THE HIGH NOTE – A Review by Cynthia Flores
I am a champion for good women powered films. And The High Note is terrific proof that you can have the leads of a film be women with a storyline that doesn’t revolve around boyfriends or husbands, and the world will not come to an end. There’s also a lot of girl power behind the scenes in this movie. It’s the feature film debut for screenplay writer Flora Greeson. And the follow up to the 2019 hit Late Night for its talented director Nisha Ganatra.
The story is set in LA around Maggie (Dakota Johnson), the constantly in motion personal assistant to the pop diva superstar and aging songstress Grace Davis (Tracee Ellis Ross). Maggie has aspirations. Unlike Gloria (June Diane Raphael), who is Grace’s person who takes care of her home and is perfectly content to be a hanger-on for the rest of her life. Maggie is someone who has devoted her life to the magic that a great song can give the world and wants to be a producer. She’s a walking encyclopedia of music trivia. Maggie works at night with what little free time to make Grace’s music better and learn her craft. She speaks up and gets the chance to produce one of the songs on the greatest hits live album. It’s for free and uncredited, but it’s on the record.
When Jack Robertson (Ice Cube), Gracie’s cranky and protective of his client manager, sees Maggie stepping out of her place as just an assistant, he’s not happy. He pushes back on Maggie’s rocking the boat and small success on Grace’s album. As he lets her know the score, he unintentionally gives her some good advice. “Go find your own talent to work with and to foster and back away from mine.” Demoralized after her short-lived victory, Maggie takes his words to heart and is lucky enough to find a diamond in the rough named David Cliff (Kelvin Harrison Jr.). He has a voice like Sam Cooke and smoldering good looks to go with it. She convinces him to let her produce his music. They both have their secrets, but together they’ll push each other to test their talents and grow.
This is not a cookie-cutter story of a naive young dreamer conquering the music world overnight. Maggie works hard juggling all the grunt work she does for Grace as she records with David. Add to that, she has to deal with Jack, who is tired of staying current with his older client. He wants to just park her in Vegas to do a multi-year residency. Grace just had to do the same show over and over to rake in cash for everyone involved. Unfortunately for him, Grace may not be ready to be put out to pasture yet. She’s at a crossroads and must decide between playing it safe or risking it all to put out new music.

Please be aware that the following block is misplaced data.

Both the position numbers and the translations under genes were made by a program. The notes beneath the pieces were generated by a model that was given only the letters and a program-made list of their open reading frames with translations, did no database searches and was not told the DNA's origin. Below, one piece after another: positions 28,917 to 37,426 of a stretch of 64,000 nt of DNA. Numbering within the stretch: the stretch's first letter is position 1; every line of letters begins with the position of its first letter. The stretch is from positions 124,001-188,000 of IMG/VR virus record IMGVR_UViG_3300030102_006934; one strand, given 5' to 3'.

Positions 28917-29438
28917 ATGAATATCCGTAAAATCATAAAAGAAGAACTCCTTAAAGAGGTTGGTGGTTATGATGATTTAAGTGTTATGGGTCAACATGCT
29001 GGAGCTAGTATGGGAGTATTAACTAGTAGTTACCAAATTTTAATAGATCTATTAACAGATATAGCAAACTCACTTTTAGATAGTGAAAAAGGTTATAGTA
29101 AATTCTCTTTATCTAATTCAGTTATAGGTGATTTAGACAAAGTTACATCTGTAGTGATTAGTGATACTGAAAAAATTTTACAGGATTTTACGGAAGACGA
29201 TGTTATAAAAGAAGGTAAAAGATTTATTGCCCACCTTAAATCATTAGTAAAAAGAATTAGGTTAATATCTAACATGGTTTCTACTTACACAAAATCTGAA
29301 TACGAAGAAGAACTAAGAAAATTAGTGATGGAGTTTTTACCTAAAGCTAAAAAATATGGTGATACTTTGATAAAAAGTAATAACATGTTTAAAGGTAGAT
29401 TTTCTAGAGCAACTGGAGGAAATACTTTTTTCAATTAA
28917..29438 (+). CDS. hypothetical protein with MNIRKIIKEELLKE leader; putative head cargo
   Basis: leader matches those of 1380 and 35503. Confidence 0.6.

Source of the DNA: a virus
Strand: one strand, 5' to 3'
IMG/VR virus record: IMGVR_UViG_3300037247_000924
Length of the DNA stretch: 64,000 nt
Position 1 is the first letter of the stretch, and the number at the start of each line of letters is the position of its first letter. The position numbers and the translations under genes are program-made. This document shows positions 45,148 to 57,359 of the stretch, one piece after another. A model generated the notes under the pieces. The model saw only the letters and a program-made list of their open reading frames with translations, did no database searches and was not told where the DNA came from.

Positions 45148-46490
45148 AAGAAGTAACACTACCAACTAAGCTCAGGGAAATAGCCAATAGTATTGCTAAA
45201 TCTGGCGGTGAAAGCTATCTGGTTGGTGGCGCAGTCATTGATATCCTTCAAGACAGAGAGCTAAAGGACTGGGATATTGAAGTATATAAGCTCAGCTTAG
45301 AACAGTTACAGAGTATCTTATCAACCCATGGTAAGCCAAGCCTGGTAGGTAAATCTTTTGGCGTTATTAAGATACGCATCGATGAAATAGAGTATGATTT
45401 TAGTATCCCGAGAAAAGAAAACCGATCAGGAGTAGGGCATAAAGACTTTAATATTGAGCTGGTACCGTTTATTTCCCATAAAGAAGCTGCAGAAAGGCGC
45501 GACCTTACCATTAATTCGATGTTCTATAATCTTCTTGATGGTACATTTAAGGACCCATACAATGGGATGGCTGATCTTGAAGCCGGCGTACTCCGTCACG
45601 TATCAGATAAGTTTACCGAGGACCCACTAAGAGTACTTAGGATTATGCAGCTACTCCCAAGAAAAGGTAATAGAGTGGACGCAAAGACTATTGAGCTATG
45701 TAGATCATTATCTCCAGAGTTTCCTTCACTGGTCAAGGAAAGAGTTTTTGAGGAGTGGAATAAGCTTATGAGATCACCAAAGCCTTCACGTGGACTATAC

All the characters in the film are motivated and connected by their passion for music. In fact, you may want to keep a note pad and pen nearby to take down all the names of musicians and songs that are mentioned throughout the film. And just know you will want this soundtrack to listen to all summer long. After all, the part of Grace is played wonderfully by the real-life daughter of Diana Ross. She seems to have inherited her mom’s pipes and way with a song. At times during the film, she looks like she’s channeling the divine Ms. Ross at the height of her popularity and fabulousness. Also, keep an eye out for Eddie Izzard. He does a wicked cameo as a rock star who lays it all out for Maggie and lets her know the actual cost of choosing music as your passion or career.
The High Note should have been released this summer in theaters. There’s even a small audio coda at the end of the credits. I think it would have been a feel-good hit. But because of the pandemic, it will go directly to VOD. It’s still a fun movie to enjoy, you just get to watch it wearing your pajamas at home.
I give The High Note a 4.5-star rating. I would recommend buying it instead of just renting because you’ll want to see it more than once.
Directed by: Nisha Ganatra
Written by: Flora Greeson
Selig Rating 4.5 Stars
Running Time: 1hr 53min
Drama / Romance / Musical
Wide Release: May 29th VOD (No theaters due to COVID 19)
Starring: Dakota Johnson, Tracee Ellis Ross, Ice Cube, June Diane Raphael, Bill Pullman, Eddie Izzard
The Selig Rating Scale:
5 Stars – Excellent movie, well worth the price.
4 Stars – Good movie
3 Stars – OK movie
2 Stars – No need to rush. Save it for a rainy day.
1 Star – Good that I saw it on the big screen but wish I hadn’t paid for it.